Beowulf: A Dramatic Translation
Excerpt: Grendel approaches Heorot


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Beowulf: A Dramatic Translation

. . . Grendel presents a new definition of the monstrous. Outwardly indistinguishable from other bogeymen, his is a spiritual portrait: His isolation and envy embody evil in its purest form. Equally compelling is the poet’s response to the joyless moor-stalker, the object of a compassion no Cyclops ever received. Here is a man standing always outside the circle of joy and kinship. Nor is the poet’s compassion mere contrivance; but it derives fully rooted from a theology that accommodates the purest innocence of humanity with its most sordid aspects. Theology is anything but auxiliary in Beowulf: It is the wellspring of the poem’s power to arouse—the source of its humanity, and also of its macabre, nearly slapstick humor. Read this section aloud to feel the “jump” element and the humor of the comic asides.

[Wordplay is marked by a preceding dot °]

XI.
Out of the moors he came.
Up through marsh
and mist-shroud
Grendel shifted closer.
He bore the awful wrath of God!

He meant, the
°crime-cursed
ravager of
°man,
to trap one of man’s kin
in that hall so
°high, so °doomed.

He glided through the gloom,
toward the gleaming wine-hall,
the gold-coated
treasure house of men.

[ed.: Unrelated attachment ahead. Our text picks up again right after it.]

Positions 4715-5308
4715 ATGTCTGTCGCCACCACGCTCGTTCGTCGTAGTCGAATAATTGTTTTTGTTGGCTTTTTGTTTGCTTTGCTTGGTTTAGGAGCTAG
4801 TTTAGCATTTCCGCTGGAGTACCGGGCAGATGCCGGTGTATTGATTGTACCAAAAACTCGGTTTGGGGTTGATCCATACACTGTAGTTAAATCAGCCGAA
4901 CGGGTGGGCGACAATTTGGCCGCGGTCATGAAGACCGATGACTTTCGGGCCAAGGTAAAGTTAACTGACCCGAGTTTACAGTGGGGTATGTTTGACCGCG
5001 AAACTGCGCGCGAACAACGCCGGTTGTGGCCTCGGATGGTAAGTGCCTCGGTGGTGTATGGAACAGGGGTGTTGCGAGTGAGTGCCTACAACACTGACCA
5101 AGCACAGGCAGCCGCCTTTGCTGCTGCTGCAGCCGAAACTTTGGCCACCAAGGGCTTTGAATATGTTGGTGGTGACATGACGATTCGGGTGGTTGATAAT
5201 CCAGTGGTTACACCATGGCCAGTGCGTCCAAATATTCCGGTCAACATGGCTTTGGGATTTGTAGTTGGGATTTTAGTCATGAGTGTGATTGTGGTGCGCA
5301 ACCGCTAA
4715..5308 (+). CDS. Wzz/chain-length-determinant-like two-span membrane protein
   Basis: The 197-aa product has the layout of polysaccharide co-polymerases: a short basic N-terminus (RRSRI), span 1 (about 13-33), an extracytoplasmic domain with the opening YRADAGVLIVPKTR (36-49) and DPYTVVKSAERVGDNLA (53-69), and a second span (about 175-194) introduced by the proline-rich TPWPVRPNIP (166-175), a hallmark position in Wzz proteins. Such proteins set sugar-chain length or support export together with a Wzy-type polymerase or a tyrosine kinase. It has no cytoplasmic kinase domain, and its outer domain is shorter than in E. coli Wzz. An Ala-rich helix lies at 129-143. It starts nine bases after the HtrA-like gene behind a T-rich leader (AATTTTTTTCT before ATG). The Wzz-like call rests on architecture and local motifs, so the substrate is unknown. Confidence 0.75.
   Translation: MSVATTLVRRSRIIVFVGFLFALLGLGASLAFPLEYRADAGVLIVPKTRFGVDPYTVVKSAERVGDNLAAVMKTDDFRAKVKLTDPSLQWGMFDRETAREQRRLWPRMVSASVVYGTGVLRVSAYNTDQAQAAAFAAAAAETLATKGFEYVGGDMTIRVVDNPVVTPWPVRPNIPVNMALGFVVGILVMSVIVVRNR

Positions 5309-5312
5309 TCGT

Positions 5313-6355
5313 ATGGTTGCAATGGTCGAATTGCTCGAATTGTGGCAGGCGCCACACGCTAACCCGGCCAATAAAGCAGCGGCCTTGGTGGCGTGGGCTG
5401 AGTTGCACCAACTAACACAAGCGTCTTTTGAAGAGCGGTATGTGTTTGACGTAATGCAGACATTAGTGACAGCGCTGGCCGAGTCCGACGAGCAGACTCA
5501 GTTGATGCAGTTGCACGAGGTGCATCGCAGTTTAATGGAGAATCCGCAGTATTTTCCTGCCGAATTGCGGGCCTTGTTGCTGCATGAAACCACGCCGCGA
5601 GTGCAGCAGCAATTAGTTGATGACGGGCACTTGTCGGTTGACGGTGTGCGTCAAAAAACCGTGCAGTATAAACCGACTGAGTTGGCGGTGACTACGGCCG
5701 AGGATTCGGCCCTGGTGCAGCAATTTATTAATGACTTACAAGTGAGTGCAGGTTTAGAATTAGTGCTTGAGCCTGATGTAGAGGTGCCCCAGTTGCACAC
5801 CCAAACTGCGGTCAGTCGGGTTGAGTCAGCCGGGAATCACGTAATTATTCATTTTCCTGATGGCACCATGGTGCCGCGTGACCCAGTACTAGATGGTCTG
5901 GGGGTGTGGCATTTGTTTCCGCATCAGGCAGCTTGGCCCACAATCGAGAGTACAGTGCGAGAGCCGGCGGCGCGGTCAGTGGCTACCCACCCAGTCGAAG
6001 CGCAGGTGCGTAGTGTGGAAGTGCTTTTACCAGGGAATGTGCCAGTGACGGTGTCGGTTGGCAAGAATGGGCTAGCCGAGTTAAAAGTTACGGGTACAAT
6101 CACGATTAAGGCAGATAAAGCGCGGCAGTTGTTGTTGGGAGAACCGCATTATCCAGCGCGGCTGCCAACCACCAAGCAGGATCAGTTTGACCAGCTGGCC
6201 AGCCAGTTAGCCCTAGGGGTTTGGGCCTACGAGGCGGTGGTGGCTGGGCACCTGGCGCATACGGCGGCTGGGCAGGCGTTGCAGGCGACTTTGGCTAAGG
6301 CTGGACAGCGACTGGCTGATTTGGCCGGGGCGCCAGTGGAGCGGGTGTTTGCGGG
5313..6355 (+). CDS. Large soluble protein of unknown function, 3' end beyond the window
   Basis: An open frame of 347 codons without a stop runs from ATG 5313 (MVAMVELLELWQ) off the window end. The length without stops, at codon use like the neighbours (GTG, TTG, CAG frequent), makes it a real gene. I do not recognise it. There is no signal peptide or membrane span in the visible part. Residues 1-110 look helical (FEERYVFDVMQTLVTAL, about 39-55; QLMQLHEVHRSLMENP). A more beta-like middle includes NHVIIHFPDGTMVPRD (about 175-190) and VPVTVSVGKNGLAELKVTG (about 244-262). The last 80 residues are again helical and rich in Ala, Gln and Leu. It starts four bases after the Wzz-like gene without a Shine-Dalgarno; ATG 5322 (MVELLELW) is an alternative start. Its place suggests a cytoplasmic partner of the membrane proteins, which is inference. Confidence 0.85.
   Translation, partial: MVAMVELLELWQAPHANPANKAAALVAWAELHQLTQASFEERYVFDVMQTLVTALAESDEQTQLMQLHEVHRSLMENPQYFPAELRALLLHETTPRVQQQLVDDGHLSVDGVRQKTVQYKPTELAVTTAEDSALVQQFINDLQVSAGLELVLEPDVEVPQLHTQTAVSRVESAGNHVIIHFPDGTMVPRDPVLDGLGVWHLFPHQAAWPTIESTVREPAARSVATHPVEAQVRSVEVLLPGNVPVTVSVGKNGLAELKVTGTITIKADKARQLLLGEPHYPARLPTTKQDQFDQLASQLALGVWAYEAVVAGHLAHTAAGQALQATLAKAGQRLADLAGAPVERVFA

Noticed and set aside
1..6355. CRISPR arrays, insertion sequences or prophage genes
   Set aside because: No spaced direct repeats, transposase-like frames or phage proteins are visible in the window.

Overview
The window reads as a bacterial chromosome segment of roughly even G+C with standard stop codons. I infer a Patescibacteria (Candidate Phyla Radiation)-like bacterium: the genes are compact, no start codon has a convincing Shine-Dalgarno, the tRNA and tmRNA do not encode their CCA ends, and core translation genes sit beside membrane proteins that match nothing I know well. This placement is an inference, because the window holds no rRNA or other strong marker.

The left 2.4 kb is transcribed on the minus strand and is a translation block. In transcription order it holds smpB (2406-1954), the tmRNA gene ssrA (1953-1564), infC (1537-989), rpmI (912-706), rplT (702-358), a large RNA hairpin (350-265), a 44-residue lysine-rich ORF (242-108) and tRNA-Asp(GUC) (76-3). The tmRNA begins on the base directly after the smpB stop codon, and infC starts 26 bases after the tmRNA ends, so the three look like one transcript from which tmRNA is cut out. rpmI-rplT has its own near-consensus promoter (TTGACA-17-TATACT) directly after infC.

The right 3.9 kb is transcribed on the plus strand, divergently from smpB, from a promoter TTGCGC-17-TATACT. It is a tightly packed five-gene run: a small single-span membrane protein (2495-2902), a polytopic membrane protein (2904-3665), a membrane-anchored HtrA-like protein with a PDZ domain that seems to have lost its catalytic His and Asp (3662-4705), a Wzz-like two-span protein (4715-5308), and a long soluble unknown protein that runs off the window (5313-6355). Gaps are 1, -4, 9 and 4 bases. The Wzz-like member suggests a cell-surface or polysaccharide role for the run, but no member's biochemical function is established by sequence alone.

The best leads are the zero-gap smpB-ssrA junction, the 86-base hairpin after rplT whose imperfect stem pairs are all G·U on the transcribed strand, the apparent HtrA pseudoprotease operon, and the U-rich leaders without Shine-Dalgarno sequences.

How well he knew it:
their fine, fancy hall!

xxx Nor was this his first visit—
xxx to Hrothgar!
xxx Never would he in all his days
xxx ever encounter
xxx a harder welcome
xxx from any hall thane.



He came to the wall;
the warrior
ventured forth, the one
bereft of joy
xxxxxBURST
xxxxx xxxxxthe door
—though bolted iron-fast!—
twisted at the touch of his hand.
Swollen with rage, he ripped
the hall-mouth open,
rushed across their °fancy floor
°(stone-coated/blood-coated
and doomed).
His eyes flared with a fearsome light:
a light like fire!

He saw in the hall
many soldiers asleep,
a troop of young warriors
all sleeping as brothers—
a mighty band of men.
How his heart laughed then!
How he meant
before ever day came
(the hideous marauder!)
to divide with them all
life from the living.

He was ready then—
eager for his fill of the feast!



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